Full of fascinating and sometimes-disturbing information, little of which is widely known.



A Lyme disease researcher suggests that the emergence of the disease in the 1960s is related to U.S. germ warfare programs.

Science writer Newby, herself a victim of Lyme disease, looks into the career of Willy Burgdorfer, the Swiss-born scientist who discovered the pathogen that causes Lyme. Trained as a tick researcher in Switzerland shortly after World War II, Burgdorfer came to the U.S. Public Health Service’s Rocky Mountain Laboratory in Montana in 1951, where he worked on the tick-borne Rocky Mountain spotted fever. Then, in 1953, the U.S. military began a program of chemical and bioweapons research, recruiting scientists at the Rocky Mountain lab. Burgdorfer was tasked with mass-producing fleas, ticks, mosquitoes, and other blood-sucking bugs and infecting them with the microbes that cause disease in humans. Some in the defense establishment justified germ warfare as more humane than other weapons, arguing that the goal was to incapacitate enemy nationals instead of killing them. There were programs to drop “weaponized” ticks and other bugs from airplanes; others released uninfected bugs in populated areas of the U.S. in order to trace their spread. The big question is whether one of them was behind the eruption of Lyme and other tick-borne diseases in New England in the late 1960s. The author interviewed many veterans of the biowar programs along with medical researchers, and she sifted through Burgdorfer’s files (obtained from the National Archives as well as from his family), turning up a remarkable amount of frightening material. At least one informant told her that some of her lines of investigation, if pursued too vigorously, could get her killed to prevent their results being made public. While there are intriguing hints, including a couple of laconic statements by Burgdorfer before his death in 2014, Newby admits that the case for Lyme as a germ disease experiment that went literally “viral” remains unproven.

Full of fascinating and sometimes-disturbing information, little of which is widely known.

Pub Date: May 14, 2019

ISBN: 978-0-06-289627-8

Page Count: 336

Publisher: Harper Wave

Review Posted Online: April 16, 2019

Did you like this book?

The author's youthfulness helps to assure the inevitable comparison with the Anne Frank diary although over and above the...


Elie Wiesel spent his early years in a small Transylvanian town as one of four children. 

He was the only one of the family to survive what Francois Maurois, in his introduction, calls the "human holocaust" of the persecution of the Jews, which began with the restrictions, the singularization of the yellow star, the enclosure within the ghetto, and went on to the mass deportations to the ovens of Auschwitz and Buchenwald. There are unforgettable and horrifying scenes here in this spare and sombre memoir of this experience of the hanging of a child, of his first farewell with his father who leaves him an inheritance of a knife and a spoon, and of his last goodbye at Buchenwald his father's corpse is already cold let alone the long months of survival under unconscionable conditions.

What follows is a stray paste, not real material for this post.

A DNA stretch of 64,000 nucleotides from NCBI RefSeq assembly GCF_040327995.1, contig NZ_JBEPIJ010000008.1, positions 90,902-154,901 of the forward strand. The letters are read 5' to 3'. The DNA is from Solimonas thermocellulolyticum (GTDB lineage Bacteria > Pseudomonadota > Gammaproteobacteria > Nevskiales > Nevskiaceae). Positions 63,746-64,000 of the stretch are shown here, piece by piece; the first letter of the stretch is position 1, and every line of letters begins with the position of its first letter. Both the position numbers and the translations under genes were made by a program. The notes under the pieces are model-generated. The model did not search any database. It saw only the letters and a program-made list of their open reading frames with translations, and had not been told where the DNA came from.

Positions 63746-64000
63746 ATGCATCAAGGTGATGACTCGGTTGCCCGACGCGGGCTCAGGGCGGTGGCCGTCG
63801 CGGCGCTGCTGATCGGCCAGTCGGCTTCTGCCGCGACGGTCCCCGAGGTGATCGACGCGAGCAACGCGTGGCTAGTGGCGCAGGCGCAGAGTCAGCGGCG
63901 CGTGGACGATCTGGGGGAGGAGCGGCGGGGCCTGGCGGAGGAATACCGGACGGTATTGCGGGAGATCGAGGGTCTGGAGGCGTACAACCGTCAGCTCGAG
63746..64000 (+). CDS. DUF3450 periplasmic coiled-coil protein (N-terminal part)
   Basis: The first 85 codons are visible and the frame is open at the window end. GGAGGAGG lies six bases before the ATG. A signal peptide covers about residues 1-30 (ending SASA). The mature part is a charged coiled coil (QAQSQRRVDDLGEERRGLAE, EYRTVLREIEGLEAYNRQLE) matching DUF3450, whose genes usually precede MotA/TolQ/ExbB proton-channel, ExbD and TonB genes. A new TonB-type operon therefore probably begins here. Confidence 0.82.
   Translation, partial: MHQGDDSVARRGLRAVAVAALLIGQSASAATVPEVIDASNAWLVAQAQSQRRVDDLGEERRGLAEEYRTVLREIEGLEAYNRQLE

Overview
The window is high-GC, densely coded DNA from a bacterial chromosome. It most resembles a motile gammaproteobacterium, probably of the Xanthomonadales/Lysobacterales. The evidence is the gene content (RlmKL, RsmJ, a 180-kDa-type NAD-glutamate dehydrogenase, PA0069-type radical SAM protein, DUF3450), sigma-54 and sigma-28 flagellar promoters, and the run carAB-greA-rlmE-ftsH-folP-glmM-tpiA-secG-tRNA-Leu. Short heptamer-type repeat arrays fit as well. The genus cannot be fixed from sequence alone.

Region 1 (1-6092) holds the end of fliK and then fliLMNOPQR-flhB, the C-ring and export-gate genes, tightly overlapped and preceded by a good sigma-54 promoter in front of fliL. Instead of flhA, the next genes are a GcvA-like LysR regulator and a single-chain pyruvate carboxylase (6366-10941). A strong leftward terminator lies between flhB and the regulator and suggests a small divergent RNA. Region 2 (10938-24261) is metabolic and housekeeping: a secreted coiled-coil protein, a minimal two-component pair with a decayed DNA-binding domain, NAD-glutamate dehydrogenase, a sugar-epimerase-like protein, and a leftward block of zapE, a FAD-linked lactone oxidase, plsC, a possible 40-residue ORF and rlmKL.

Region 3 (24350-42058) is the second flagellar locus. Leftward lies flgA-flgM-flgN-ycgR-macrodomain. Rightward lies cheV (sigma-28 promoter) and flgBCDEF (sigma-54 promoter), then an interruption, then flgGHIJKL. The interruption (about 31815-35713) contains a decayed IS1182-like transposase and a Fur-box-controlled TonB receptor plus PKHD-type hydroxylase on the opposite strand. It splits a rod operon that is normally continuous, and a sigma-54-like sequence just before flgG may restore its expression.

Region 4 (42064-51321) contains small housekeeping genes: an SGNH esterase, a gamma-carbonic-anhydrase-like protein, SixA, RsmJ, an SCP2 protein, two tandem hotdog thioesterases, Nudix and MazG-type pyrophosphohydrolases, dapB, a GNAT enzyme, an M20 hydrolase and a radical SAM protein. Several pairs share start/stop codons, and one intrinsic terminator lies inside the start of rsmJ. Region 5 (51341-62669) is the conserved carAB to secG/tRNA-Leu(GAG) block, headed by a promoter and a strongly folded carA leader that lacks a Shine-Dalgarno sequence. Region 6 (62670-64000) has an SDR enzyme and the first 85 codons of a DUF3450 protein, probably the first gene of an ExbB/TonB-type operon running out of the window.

The author's youthfulness helps to assure the inevitable comparison with the Anne Frank diary although over and above the sphere of suffering shared, and in this case extended to the death march itself, there is no spiritual or emotional legacy here to offset any reader reluctance.

Pub Date: Jan. 16, 2006

ISBN: 0374500010

Page Count: 120

Publisher: Hill & Wang

Review Posted Online: Oct. 7, 2011

Kirkus Reviews Issue: Jan. 15, 2006

Did you like this book?

Buffs of the Old West will enjoy Clavin’s careful research and vivid writing.



Rootin’-tootin’ history of the dry-gulchers, horn-swogglers, and outright killers who populated the Wild West’s wildest city in the late 19th century.

The stories of Wyatt Earp and company, the shootout at the O.K. Corral, and Geronimo and the Apache Wars are all well known. Clavin, who has written books on Dodge City and Wild Bill Hickok, delivers a solid narrative that usefully links significant events—making allies of white enemies, for instance, in facing down the Apache threat, rustling from Mexico, and other ethnically charged circumstances. The author is a touch revisionist, in the modern fashion, in noting that the Earps and Clantons weren’t as bloodthirsty as popular culture has made them out to be. For example, Wyatt and Bat Masterson “took the ‘peace’ in peace officer literally and knew that the way to tame the notorious town was not to outkill the bad guys but to intimidate them, sometimes with the help of a gun barrel to the skull.” Indeed, while some of the Clantons and some of the Earps died violently, most—Wyatt, Bat, Doc Holliday—died of cancer and other ailments, if only a few of old age. Clavin complicates the story by reminding readers that the Earps weren’t really the law in Tombstone and sometimes fell on the other side of the line and that the ordinary citizens of Tombstone and other famed Western venues valued order and peace and weren’t particularly keen on gunfighters and their mischief. Still, updating the old notion that the Earp myth is the American Iliad, the author is at his best when he delineates those fraught spasms of violence. “It is never a good sign for law-abiding citizens,” he writes at one high point, “to see Johnny Ringo rush into town, both him and his horse all in a lather.” Indeed not, even if Ringo wound up killing himself and law-abiding Tombstone faded into obscurity when the silver played out.

Buffs of the Old West will enjoy Clavin’s careful research and vivid writing.

Pub Date: April 21, 2020

ISBN: 978-1-250-21458-4

Page Count: 400

Publisher: St. Martin's

Review Posted Online: Jan. 20, 2020

Kirkus Reviews Issue: Feb. 15, 2020

Did you like this book?